Graphically Neversoft has continued upon their knack for doing no wrong.  The skaters are all poly’d down, looking quite nice.  The animations are increased ten fold to go with the increased amount of tricks, and effectively add to the realism.  The most notably effective new animation is a simple little dip at the hip that all the skaters do when landing an ollie or vert, it causes the skaters to look looser and more life like.  Add to that the incredible amount of customizability to each skater with the added option of redressing all the skaters in a variety of costumes and you find yourself with a great looking adequately customizable package. 

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Level design is one area that at first I had some doubts about.  Though without a doubt they are better looking, and have as much if not more scoring potential, a couple of the levels, namely the Foundry and Suburbia, are, in my eyes, less enjoyable than the worst levels from THPS2.  It has to do with atmosphere more than anything, and personal preference, so this is no serious knock, just more of a critical observation (hey I guess that’s my job).  Later into the game the level flaws of early on are totally forgotten and replaced with the gleeful fun of Mega Mecha Tokyo and the Cruiseship.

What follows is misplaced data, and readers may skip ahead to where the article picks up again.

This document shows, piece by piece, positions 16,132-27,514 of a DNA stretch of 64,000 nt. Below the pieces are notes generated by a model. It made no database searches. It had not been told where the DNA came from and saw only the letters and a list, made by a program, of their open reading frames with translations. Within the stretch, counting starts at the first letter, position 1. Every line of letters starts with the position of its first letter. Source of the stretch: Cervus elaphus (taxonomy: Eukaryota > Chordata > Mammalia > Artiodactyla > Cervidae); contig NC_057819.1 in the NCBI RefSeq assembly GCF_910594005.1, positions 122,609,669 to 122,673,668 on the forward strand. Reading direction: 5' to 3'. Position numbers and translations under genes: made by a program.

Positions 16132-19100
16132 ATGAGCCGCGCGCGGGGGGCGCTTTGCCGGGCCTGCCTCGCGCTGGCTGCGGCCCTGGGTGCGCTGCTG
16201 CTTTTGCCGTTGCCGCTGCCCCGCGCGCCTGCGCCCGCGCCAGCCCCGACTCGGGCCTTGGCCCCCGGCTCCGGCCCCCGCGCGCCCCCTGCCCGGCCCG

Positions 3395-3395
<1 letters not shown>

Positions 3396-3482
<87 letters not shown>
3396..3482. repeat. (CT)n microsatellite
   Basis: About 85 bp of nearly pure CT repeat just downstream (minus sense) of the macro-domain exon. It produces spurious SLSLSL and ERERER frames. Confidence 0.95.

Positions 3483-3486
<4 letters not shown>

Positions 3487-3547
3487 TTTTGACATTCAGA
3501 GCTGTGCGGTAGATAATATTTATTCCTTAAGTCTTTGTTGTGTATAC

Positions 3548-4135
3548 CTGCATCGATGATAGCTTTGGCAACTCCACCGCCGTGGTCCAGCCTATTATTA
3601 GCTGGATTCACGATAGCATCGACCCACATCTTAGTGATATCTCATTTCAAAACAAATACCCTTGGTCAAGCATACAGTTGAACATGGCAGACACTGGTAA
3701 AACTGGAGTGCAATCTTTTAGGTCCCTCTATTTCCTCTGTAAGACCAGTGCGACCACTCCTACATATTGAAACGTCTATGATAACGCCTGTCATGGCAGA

So what’s the best thing about THPS3? Well since I don’t have a home phone I can’t comment on the Internet option, nor can I comment on all the unlockable features, for I am no where near unlocking them all. At this point I simply know that as a total package there is no game on the planet that can captivate me more than THPS3 and for many hours on end no less.  Rodney Mullen and I have become great friends from the time we’ve shared together, and I’m about to get fully acquainted with Kareem Campbell.  O Joy another week to cast aside all responsibilities!

- Tolkemingway

(November 25, 2001)